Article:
Saturday, 21 May 2011

Let’s work to stop the internet promotion of suicide

Nadia Kajouji, was an 18-year-old student at Carleton University in Ottawa when she tumbled into a deep depression and sought solace in a chat room where she was victimized by a predator who talked her into a supposed suicide pact.

Nadia followed through by throwing herself off a bridge into the Rideau River in March 2008. Her body was not found until five weeks later.

In 2009 Minnesota police identified William Melchert-Dinkel, a 46-year-old nurse, as the person who befriended Nadia by posing as a suicidal young woman. He allegedly tried to convince Nadia to hang herself in front of a webcam so he could watch.

Melchert-Dinkel has been linked to five other suicides including that of 32-year-old IT technician Mark Drybrough, who hanged himself at his home in Coventry in June 2005. He has also been linked by the Sunday Mercury to British mum-of-two Kat Lowe who escaped his advances when she twigged to what was going on.

Kat became suspicious when she discovered he had made suicide pacts with other chatroom users. She said: ‘This person really got inside my head. It got to the point where I went out to buy rope and alcohol and was really scared he might talk me into hanging myself. I knew I couldn't talk to him any more after that.’

Melchert-Dinkel was eventually convicted in 2011 and given a sentence of 360 days in jail and fines and restitution payments equalling $47,450.

The Coroners and Justice Act, which became law in 2010, aims to prevent the internet promotion of suicide. Care Not Killing called Sections 49-51 'Nadia's Law' because they aim to stop internet predators.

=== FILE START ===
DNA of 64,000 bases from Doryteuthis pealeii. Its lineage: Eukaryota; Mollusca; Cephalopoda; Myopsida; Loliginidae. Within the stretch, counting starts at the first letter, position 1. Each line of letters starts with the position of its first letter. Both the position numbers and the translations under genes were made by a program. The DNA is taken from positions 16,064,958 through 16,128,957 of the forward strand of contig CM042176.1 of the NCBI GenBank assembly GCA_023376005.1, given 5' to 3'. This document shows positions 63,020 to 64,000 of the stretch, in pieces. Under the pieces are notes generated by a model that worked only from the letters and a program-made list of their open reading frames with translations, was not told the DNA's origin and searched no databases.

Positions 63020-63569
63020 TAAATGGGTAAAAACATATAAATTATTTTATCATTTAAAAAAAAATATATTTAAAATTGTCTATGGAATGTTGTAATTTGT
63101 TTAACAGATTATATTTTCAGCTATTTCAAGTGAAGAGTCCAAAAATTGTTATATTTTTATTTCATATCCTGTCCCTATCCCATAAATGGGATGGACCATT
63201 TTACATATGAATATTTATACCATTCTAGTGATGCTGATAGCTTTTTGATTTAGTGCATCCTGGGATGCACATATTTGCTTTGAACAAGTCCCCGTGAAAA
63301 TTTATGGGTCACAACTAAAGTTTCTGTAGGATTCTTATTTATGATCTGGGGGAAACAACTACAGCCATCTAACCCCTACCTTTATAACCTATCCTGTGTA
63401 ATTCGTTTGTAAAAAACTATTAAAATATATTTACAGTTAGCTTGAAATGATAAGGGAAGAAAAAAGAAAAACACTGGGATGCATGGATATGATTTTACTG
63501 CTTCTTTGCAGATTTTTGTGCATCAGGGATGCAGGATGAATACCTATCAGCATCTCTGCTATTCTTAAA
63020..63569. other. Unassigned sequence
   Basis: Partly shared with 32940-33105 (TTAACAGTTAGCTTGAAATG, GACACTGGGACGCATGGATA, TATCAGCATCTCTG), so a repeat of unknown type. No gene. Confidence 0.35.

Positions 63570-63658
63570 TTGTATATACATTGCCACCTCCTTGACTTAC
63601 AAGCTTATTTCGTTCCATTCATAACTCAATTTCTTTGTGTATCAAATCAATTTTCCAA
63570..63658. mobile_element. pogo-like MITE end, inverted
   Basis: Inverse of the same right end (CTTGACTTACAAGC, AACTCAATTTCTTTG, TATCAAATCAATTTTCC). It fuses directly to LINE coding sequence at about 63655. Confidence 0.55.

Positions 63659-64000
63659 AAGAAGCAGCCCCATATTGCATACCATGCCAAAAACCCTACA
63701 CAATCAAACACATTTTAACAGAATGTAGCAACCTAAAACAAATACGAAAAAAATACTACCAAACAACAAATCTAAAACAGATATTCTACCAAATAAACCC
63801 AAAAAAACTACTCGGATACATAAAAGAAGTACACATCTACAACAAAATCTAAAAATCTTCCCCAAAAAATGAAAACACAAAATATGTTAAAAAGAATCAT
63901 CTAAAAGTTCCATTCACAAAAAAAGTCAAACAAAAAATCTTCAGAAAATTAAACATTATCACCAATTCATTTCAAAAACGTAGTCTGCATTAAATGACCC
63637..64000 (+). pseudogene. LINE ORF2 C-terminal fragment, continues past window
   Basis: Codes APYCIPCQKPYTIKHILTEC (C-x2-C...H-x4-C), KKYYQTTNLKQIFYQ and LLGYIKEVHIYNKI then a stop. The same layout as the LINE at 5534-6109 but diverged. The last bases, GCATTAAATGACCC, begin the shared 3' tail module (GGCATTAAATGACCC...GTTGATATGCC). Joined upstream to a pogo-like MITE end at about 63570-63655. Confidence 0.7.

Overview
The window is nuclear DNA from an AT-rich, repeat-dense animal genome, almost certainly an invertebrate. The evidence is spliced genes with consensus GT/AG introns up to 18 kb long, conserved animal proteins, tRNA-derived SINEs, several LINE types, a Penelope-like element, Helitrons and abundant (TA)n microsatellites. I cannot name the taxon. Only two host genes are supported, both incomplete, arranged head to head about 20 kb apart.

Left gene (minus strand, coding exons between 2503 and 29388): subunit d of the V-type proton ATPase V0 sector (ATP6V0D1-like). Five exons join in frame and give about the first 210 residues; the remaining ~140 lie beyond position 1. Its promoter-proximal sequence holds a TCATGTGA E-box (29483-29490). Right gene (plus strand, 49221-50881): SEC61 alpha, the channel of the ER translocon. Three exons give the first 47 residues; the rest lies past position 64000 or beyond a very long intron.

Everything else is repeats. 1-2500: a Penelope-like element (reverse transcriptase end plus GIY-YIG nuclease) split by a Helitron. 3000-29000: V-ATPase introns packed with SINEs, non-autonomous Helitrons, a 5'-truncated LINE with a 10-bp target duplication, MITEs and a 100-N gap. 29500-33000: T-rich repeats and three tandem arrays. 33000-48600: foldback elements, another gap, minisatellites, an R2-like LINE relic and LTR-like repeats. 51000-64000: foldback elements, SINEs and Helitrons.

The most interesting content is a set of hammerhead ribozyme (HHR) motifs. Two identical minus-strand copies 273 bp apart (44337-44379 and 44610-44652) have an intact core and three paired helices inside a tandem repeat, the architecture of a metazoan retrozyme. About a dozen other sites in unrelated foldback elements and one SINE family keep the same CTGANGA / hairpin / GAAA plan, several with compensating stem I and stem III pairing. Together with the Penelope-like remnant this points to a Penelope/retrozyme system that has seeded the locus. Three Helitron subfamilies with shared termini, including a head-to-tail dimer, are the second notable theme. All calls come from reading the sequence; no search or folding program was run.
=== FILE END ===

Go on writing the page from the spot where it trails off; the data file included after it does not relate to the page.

Thankfully, Lord Falconer, aided by Dignity in Dying, formerly the Voluntary Euthanasia Society, failed in 2009 in its attempt to hijack these vital clauses for another purpose altogether, to allow assisted suicide for terminally ill people.

In all the media hype about 'assisted suicide', young people like Nadia Kajouji who the Coroners and Justice Act seeks to protect were at risk of being forgotten.

Whenever suicide is promoted on the media vulnerable people are placed at risk.

Let’s uphold and publicise Nadia's Law and stop the internet promotion of suicide.


  1. You seem to imply, by putting this on a Christian website that only Christians will care about internet promotion of suicide. This was murder, essentially. A completely different issue from assisted suicide. You are being very black and white in your thinking, and actually quite offensive.

  2. It is a matter of a great sorrow.Internet is a gift of technology to human but some people used this as its armor.and that is not right yet.

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